According to Trump, “nothing is off the table”.
With the appointment of Rex Tillerson as Secretary of State, the indication that it is indeed Trump’s policy to make improving relations with Russia a central foreign policy goal is obvious. Tillerson has a wide ranging portfolio through his two decades with ExxonMobil in Russia and has a very productive working relationship already with Putin, something Trump does not as of yet. In terms of employing the best CEO to smooth relations with Russia, he’s picked the man for the job.
So when Trump talks of the US being no different to Russia in its ‘killing’ of people, he’s got a good point. His policy towards Russia is geared up with this in mind, with recognising that the US can not push its own propaganda of being the ‘City upon the hill’ any longer, it can not ignore the fact that both them and Russia practice very similar intelligence gathering techniques. Both use torture (It’s how they found and killed Osama Bin Laden), bugging, double-agents and sending troops into Middle Eastern countries purely to secure their countries own assets and oil wealth.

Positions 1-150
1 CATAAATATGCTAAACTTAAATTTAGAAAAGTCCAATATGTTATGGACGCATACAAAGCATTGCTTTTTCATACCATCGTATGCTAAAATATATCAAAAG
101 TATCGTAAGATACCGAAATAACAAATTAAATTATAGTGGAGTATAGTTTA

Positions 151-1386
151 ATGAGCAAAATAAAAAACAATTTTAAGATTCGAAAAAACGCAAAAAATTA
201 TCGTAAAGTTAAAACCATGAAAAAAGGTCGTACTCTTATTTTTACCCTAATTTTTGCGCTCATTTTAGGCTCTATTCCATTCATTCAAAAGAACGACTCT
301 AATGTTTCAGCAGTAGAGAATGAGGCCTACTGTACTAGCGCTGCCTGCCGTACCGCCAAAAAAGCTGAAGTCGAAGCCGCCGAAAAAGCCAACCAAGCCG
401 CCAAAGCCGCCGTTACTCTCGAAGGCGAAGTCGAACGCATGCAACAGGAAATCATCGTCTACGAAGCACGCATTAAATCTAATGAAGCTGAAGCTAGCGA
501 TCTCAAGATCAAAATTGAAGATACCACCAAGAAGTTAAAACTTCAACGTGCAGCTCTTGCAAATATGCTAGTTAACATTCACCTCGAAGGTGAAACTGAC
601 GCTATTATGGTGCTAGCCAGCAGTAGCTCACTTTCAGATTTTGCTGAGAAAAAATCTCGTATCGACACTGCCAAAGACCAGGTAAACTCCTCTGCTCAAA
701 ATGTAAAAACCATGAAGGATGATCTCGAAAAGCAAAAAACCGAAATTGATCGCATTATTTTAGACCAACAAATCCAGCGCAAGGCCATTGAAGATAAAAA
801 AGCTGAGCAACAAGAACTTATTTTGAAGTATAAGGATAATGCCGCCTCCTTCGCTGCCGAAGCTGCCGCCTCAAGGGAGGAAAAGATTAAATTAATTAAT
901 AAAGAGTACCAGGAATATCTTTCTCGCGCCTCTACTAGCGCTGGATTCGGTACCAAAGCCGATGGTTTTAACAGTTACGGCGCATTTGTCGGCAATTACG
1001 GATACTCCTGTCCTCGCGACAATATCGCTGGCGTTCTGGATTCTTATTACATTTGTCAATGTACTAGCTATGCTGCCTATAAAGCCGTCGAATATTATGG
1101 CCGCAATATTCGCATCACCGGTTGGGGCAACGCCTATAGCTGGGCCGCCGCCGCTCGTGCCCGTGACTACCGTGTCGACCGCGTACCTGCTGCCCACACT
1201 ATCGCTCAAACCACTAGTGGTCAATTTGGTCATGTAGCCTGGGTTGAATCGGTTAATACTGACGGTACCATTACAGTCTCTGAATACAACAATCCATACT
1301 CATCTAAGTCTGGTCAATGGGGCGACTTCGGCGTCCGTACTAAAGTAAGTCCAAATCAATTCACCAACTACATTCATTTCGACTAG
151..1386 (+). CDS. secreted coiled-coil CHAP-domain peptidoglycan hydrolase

The difference is, the US lies about the reasons, Russia doesn’t. Russia is on the rise, the US is showing itself up to be a declining power in regions of the world where they used to be dominant. In many respects, Russia is having to clear up many of the foreign policy disasters of the US in regions they’ve abandoned, subsequently creating a power vacuum. Supporting Assad’s government in Syria to fight against the rebels as an example, since under Obama both the US and British legislatures voted against war in the region.
For the last three years the US and Russia have been fighting a proxy war in Syria but only one side seems to have the commitment to acknowledge this remote war and deploy some of their own physical assets, helping to protect their national interests and secure a victory. The US has increasingly left these regions heavily destabilised in an effort to damage other regime’s legitimacies and also undermine the Russian economy through toppling key allies in the region. Russia’s recent fleet deployment in response to the US backed rebellion has secured major victories for Assad and left the US-backed rebels in retreat.